Groundwater monitoring wells (about 70 wells) were extensively installed in 28 sites surrounding Lake Texoma, located on the border of Oklahoma and Texas, to assess the impact of geochemical stressors to shallow groundwater quality. The monitoring wells were classified into three groups (residential area, agricultural area, and oil field area) depending on their land uses. During a 2-year period from 1999 to 2001 the monitoring wells were sampled every 3 months on a seasonal basis. Water quality assay consisted of 25 parameters including field parameters, nutrients, major ions, and trace elements. Occurrence and level of inorganics in groundwater samples were related to the land use and temporal change. Groundwater of the agricultural area showed lower levels of ferrous iron and nitrate than the residential area. The summer season data revealed more distinct differences in inorganic profiles of the two land use groundwater samples. There is a possible trend that nitrate concentrations in groundwater increased as the proportions of cultivated area increased. Water-soluble ferrous iron occurred primarily in water samples with a low dissolved oxygen concentration and/or a negative redox potential. The presence of brine waste in shallow groundwater was detected by chloride and conductivity in oil field area. Dissolved trace metals and volatile organic carbons were not in a form of concentration to be stressors. This study showed that the quality of shallow ground water could be related to regional geochemical stressors surrounding the lake. ?? 2005 Elsevier B.V. All rights reserved.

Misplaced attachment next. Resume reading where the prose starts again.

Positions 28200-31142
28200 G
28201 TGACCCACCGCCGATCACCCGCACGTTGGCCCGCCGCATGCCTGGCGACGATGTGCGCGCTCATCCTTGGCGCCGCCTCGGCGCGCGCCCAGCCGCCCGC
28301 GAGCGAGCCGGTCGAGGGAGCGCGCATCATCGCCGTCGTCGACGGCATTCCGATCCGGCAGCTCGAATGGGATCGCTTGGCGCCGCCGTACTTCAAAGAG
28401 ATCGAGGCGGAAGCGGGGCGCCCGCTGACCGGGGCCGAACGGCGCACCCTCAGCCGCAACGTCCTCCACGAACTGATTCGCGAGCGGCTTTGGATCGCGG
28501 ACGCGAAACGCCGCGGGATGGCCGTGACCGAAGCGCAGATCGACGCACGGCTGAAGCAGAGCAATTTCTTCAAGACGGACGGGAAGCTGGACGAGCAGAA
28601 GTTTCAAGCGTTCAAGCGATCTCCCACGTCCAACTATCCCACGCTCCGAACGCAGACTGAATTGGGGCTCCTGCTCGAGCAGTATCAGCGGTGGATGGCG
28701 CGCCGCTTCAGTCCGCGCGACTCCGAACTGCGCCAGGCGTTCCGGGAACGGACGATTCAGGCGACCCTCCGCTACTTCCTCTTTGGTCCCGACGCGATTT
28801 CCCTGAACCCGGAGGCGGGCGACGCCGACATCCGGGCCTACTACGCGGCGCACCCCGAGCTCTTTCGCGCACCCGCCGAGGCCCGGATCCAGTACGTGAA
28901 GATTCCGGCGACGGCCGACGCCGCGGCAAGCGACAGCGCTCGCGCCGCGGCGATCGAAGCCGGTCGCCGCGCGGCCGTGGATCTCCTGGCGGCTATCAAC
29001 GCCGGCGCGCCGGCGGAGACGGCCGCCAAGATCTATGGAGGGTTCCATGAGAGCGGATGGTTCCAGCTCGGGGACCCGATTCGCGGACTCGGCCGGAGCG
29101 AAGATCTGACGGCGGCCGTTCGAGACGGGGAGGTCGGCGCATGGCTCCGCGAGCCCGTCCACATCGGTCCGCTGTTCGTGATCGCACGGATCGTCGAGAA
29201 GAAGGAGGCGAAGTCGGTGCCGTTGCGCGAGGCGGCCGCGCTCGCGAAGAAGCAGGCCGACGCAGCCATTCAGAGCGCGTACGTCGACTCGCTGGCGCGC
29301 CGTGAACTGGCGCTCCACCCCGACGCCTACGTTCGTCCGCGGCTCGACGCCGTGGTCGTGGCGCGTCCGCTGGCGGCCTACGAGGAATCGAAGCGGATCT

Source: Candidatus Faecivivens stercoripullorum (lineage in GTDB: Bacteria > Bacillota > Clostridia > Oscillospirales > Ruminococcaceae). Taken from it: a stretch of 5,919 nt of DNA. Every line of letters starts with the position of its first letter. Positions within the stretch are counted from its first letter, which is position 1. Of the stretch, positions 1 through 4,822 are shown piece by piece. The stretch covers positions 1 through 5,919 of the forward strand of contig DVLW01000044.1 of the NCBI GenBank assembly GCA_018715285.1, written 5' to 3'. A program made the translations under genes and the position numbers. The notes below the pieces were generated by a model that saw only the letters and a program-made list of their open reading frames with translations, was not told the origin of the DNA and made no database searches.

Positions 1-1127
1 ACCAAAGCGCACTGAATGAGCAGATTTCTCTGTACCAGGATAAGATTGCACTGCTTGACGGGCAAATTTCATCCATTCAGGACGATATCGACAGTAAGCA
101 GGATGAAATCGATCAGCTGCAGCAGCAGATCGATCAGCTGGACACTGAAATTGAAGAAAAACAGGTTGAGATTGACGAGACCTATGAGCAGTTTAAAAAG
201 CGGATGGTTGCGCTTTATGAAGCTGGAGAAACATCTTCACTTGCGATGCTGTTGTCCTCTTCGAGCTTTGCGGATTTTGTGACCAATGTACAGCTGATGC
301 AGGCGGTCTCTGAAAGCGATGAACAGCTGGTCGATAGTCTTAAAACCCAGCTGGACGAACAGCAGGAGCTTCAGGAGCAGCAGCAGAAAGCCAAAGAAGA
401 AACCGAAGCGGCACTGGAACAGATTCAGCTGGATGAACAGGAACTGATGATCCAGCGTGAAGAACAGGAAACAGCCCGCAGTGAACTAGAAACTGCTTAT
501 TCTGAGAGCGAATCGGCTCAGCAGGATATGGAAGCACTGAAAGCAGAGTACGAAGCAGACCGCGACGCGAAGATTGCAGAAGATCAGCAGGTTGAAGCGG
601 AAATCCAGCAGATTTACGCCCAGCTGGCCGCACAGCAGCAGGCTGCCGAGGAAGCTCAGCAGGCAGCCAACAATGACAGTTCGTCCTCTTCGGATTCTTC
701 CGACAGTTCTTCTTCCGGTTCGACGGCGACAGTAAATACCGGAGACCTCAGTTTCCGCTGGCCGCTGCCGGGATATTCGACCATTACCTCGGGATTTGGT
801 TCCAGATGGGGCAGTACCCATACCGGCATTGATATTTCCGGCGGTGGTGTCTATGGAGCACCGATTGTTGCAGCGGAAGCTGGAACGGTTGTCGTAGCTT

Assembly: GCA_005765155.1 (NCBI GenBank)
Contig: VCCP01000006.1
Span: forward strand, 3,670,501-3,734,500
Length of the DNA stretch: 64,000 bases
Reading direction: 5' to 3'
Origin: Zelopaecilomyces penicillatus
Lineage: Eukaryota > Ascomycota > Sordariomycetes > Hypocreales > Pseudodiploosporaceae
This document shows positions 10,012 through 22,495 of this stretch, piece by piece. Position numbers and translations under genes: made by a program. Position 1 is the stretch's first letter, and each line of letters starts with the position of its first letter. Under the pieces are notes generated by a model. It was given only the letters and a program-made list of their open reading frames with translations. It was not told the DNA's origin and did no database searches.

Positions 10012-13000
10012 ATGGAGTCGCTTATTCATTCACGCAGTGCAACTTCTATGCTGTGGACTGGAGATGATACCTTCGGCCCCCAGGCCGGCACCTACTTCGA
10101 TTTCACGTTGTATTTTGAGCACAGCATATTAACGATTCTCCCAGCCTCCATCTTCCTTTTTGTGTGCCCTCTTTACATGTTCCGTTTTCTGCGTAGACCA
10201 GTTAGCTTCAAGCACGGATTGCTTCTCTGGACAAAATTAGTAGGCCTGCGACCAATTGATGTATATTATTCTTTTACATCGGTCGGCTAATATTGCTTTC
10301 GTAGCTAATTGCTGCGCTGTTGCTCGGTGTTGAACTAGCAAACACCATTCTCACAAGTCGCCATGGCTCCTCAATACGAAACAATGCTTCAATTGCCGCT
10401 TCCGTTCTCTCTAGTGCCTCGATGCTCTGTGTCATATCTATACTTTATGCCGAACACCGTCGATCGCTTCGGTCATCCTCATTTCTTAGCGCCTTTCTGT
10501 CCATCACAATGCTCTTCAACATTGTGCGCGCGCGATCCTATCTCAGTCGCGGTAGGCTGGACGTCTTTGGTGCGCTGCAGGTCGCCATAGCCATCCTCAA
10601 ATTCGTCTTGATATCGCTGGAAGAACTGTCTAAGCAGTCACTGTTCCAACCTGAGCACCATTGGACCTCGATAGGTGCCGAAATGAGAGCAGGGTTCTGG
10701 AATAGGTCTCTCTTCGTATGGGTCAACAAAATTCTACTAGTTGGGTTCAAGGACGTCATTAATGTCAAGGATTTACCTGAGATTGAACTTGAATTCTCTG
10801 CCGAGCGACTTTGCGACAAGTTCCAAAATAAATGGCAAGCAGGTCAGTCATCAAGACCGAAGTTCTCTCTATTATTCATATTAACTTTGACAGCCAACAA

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Impact of geochemical stressors on shallow groundwater quality